Sunburns: Day 10

I want to talk about sunburns today.  They are something that I deal with often.  They are something that I should avoid.  I have taken many steps to not get sunburns, but somehow I am always burnt somewhere. But they are something that we should think about out on our hikes, especially those hiking in the high desert where the heat isn’t felt right away.  I have been sun burnt in all weather too.  The worst burns come on snowy or over cast days.  So let’s talk about it.IMG_20180708_115439974-PANO

Sunburns suck in so many ways.  There is the initial pain after going in for the day and the pain when it has gotten so bad.  There are the embarrassing tan lines or the Rudolf nose and raccoon eyes.  But sunburns also affect us in other ways.  We get dehydrated when we’re sun burnt, face heat exhaustion, have inflammation, and of course, the pealing.  The pealing is disgusting to others and is irritating to us. That is not the worst though.  We get permanent skin damage.  It could be the dark spots or scars from blisters.  But it could also turn to cancer.

The cancer is what scares me most.  All the times that people have to go in to have the spots removed either by freezing or by cutting is time consuming and painful.  A quick freeze isn’t that painful, but after several, it seems to get worse.  I have pale skin and burn easily; because of that, I have burned yearly my entire life.  I have tried tanning and sunscreens, but I still burn somewhere.  If I wear a hat, I seem to burn on my face.  If, I wear a shirt, I burn on my neck.  It just happens no matter how careful I think I am. This results in my having to have spots removed every couple of years.

On my hikes in the mountains, I hope that the trees will give me enough coverage, and I bring along a small bottle of sunscreen to help.  Most of the time that is enough.  In the desert, I apply the lotion before I hike, and  I tend to miss a spot.  But, this summer when we were hiking in Tahoe, we crossed a meadow and were in and out of the trees all day.  My arms burned badly.  It was painful hiking. It was painful sleeping.  A headache and nausea slowed me down.  I drank a decent amount of water, but I was perspiring greatly.  I was dehydrated and miserable.  The next day, I used my entire bottle of sunscreen keeping coverage on my arms because I could feel the sun beating down on my puffy lobster red arms. It was too hot to wear the long sleeve I had brought, so they remained exposed.  I decided then that I was going to get an SPF shirt.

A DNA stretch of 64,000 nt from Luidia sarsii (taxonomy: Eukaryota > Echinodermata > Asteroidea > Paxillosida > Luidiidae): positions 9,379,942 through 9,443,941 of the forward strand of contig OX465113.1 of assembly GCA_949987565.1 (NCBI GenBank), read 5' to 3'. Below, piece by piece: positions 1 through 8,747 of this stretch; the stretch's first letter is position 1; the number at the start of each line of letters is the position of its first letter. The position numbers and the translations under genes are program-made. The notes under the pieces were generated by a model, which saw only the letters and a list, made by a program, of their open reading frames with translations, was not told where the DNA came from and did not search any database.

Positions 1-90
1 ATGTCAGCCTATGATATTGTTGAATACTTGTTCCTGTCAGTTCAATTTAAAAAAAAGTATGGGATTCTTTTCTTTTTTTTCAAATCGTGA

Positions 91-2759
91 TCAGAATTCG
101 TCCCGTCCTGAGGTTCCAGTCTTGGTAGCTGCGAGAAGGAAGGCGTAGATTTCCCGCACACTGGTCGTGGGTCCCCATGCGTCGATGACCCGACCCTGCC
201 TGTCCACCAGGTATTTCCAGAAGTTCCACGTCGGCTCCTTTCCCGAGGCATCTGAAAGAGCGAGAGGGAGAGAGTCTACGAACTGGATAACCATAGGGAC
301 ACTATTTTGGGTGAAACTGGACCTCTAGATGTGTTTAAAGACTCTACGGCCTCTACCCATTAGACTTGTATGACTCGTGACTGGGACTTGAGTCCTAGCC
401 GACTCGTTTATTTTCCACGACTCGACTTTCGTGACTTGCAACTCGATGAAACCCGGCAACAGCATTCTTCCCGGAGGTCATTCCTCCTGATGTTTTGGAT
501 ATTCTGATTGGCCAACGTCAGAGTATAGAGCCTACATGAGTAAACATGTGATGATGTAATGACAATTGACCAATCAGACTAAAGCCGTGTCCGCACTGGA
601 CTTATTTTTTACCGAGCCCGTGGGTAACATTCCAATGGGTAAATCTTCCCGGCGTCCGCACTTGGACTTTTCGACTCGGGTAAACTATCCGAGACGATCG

I looked at cotton long sleeve button shirts, rash guards, and a true SPF shirt in a hunting store.  I couldn’t find a cotton shirt to fit right. The rash guards seemed too hot, and I would have to order one to fit because there weren’t any in town.  I wanted to hike that next weekend; I needed it quickly.  So I bought the largest SPF shirt at a hunting store that I could find.  It was light weight, said it was moisture wicking, and was rated at 50 SPF.  I bought it even though it wouldn’t button around me.  I could wear something under it.  It was perfect.  I was excited to wear it on the next trip.  It definitely kept my arms and back of neck from burning.  I am glad for that.  But it was a hot shirt.  I was sweating almost from the moment we left the parking lot.  And when I get hot, my nose runs; this was no exception.  It ran until it bled, and I don’t usually have that problem on the trail.

I have only hiked a few times with the shirt.  I like that I don’t burn, but I am uncomfortably hot and sweaty.  It took a couple of months and talking to my dad to realize that I could probably get a man’s cotton shirt to fit and be cooler.  Cotton has always been cooler than nylon which is the main fiber in the shirt I bought. The next time I go to the thrift store, I am going to pick one up and try it out.  There is no doubt that a long sleeved shirt is the best option for protecting my skin, but I would also like to be comfortable.


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